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Shouldn't your doctor talk about sexual health too?

Kathleen Blanchard's picture
Survey finds too few gynecologists talk about sexual health to women.

When you go to your doctor, you can expect a variety of questions during your checkup. A new study shows what's missing from most physician's dialogue is talk about sexual health. In surveys, too few obstetricians and gynecologists said they discuss sexual health with their patients. Sex seems to be a subject that is barely touched upon in the doctor’s office.

Lack of training or discomfort?

The study authors suggest doctors don’t talk about sexual issues with patients because they either lack training or are embarrassed.

The new report, "What We Don't Talk about When We Don't Talk about Sex," highlights why doctors don’t talk about sex with their patients.

The study, conducted by University of Chicago researchers, found that almost 2/3 of obstetrician/gynecologists will ask female patients if they are sexually active but only 40% ask if women are having any problems with sex.

From surveys the researchers also found only 29% of doctors ask women if they’re satisfied with their sex lives and just 28% confirm their patient’s sexual orientation.

The finding is important because reports indicate many women aren’t happy with their sex lives and many experience sexual dysfunction that might include painful intercourse and lack of desire for sex.

Stacy Tessler Lindau, MD, associate professor of obstetrics and gynecology at the University of Chicago Medicine, and the study's lead author said in a press release, "Sexuality is a key component of a woman's physical and psychological health.

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Obviously, OB-GYNs are well positioned among all physicians to address female sexual concerns. Simply asking a patient if she's sexually active does not tell us whether she has good sexual function or changes in her sexual function that could indicate underlying problems."

The study is the first to show that doctors are only focused on certain aspects of history taking about their patients’ sex life, even though one-third of young and middle-age women and half of older women experience some sort of sexual dysfunction.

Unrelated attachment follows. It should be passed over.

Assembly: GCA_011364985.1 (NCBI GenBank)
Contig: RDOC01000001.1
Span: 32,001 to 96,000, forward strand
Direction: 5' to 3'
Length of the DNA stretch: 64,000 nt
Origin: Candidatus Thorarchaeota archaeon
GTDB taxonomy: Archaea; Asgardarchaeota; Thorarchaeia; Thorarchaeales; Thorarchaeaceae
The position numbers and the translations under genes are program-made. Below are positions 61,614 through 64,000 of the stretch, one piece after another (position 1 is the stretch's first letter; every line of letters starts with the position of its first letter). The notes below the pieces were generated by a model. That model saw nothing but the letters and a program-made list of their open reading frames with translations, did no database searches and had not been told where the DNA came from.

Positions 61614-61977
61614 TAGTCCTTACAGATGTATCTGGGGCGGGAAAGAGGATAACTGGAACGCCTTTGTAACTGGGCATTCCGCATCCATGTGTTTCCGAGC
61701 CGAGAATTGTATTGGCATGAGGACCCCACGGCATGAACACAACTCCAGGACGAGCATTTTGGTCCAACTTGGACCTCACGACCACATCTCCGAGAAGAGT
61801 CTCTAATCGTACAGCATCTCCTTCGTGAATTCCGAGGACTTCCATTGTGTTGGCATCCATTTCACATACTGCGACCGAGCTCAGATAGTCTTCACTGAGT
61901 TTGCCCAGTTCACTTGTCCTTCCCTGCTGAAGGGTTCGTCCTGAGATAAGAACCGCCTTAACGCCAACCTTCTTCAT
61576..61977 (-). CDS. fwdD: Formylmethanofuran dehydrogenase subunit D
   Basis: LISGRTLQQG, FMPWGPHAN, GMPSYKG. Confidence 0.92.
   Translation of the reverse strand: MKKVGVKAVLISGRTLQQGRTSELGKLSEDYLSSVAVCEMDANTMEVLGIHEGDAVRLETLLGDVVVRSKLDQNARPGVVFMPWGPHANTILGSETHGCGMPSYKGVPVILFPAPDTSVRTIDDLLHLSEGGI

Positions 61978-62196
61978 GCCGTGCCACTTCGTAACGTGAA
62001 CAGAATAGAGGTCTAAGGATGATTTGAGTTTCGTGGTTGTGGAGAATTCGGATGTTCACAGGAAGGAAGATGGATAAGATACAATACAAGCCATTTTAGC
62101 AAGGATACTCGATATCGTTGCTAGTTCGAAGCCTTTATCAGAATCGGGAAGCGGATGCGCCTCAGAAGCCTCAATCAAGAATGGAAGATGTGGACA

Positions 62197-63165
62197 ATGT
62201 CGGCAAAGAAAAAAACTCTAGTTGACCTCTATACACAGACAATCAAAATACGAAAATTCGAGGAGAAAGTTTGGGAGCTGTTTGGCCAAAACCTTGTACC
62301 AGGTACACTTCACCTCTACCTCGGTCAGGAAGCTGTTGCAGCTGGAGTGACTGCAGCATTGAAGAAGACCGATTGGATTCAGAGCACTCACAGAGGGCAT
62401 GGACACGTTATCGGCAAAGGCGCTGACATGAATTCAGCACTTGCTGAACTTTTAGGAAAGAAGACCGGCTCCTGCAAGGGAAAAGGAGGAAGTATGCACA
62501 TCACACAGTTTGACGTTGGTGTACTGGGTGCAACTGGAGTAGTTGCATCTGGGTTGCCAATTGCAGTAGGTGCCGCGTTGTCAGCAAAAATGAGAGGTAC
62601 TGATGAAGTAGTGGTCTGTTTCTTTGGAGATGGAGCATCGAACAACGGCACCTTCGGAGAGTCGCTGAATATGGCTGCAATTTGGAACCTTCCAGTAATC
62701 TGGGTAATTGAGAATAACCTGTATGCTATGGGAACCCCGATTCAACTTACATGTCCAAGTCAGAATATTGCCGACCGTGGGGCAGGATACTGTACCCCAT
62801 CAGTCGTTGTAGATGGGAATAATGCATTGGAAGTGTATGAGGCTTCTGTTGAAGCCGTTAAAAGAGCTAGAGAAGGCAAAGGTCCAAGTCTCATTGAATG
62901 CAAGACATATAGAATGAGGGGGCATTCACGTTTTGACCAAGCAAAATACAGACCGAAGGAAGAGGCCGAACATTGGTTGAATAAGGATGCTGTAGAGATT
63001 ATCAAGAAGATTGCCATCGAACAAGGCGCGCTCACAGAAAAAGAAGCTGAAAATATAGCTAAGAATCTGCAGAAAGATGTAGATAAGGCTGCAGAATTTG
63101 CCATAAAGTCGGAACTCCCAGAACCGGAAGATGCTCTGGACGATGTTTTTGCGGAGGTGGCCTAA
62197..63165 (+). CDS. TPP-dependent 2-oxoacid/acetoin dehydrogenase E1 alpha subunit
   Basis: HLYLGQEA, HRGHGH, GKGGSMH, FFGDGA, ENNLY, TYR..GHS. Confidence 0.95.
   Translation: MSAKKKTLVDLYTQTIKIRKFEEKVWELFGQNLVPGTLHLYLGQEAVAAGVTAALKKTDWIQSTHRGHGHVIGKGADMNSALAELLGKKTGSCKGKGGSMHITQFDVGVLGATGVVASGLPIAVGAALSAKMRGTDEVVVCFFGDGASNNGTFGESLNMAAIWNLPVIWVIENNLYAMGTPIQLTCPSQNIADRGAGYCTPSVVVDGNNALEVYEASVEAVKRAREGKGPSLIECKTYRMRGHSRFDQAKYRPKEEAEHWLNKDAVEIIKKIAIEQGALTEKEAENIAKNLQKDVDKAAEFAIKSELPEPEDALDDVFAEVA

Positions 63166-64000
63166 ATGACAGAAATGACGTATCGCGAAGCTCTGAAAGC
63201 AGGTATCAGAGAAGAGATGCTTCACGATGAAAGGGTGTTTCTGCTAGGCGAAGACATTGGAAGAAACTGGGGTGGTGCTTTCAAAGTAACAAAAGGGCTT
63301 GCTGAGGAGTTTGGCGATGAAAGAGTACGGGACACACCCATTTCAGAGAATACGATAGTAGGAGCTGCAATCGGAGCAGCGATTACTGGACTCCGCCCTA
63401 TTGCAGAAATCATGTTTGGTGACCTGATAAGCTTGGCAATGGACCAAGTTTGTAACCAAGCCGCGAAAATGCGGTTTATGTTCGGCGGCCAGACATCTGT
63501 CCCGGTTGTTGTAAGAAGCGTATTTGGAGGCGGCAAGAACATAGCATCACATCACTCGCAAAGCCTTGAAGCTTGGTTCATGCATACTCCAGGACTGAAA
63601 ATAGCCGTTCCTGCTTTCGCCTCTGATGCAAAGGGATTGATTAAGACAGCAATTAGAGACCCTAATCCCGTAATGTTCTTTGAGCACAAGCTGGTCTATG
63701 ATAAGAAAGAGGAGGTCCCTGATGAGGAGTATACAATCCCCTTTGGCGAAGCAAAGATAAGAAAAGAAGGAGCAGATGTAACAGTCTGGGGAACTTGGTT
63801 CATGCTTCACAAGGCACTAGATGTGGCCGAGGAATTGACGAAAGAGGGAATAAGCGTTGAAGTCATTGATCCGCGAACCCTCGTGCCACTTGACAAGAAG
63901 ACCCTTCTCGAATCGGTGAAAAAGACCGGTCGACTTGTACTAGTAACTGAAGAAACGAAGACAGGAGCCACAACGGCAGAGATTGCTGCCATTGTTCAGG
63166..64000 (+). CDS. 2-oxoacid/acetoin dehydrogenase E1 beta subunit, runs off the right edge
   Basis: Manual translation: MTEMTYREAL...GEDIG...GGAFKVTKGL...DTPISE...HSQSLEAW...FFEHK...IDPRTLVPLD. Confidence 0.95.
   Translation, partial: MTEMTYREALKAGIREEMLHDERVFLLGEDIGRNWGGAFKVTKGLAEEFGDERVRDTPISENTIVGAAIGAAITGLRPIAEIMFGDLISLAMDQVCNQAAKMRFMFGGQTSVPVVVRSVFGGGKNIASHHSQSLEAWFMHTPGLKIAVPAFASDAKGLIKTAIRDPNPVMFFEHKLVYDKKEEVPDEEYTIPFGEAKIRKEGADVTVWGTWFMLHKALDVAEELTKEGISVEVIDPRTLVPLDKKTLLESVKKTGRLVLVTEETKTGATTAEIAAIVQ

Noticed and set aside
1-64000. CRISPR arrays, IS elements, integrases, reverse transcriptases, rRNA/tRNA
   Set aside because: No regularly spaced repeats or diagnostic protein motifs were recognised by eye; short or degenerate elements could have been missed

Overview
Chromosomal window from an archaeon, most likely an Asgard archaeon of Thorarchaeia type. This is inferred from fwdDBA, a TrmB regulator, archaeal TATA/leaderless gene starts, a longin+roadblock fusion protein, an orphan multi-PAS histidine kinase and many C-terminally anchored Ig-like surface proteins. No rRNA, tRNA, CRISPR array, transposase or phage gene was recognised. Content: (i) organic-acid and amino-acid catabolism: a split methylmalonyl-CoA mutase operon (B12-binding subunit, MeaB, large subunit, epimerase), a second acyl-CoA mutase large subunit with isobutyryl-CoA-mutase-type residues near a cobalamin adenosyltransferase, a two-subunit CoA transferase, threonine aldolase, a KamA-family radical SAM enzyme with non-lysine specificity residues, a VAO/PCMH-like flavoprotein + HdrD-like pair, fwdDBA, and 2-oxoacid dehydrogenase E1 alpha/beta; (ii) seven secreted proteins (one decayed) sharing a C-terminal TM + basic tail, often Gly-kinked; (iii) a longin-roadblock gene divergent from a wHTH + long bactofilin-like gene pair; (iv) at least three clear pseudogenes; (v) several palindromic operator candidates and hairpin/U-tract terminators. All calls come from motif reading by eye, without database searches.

Lindau said patients are reluctant to bring up the subject. She advises that physicians should take the lead about sexual health. Sexual dysfunction can lead to feelings of shame, isolation and guilt and put a strain on relationships.

Some women are dealing with sexual problems from treatment for other conditions that range from depression to breast cancer. Talking about sexual side effects of medications that are becoming more commonly used among younger women could help them cope, Lindau says.

Janelle Sobecki, MA, who is second-year medical student at Wayne State University said doctors might worry they’ll embarrass or offend patients if they ask questions.

Another explanation doctors might not talk to you about sex is because they don’t know enough about female sexual problems. For example: Compared to what clinicians know about how prostate cancer treatment affects men, little is known about what happens to a woman’s libido after breast cancer treatment.

If sex talk isn’t on your doctor’s checkup list, Landau says “go ahead and give it a try”. Otherwise, it might never happen.

Journal of Sexual Medicine
'What we don't talk about when we don't talk about sex'
DOI: 10.1111/j.1743-6109.2012.02702.x
Janelle N. Sobecki MA, et al.
March 22, 2012

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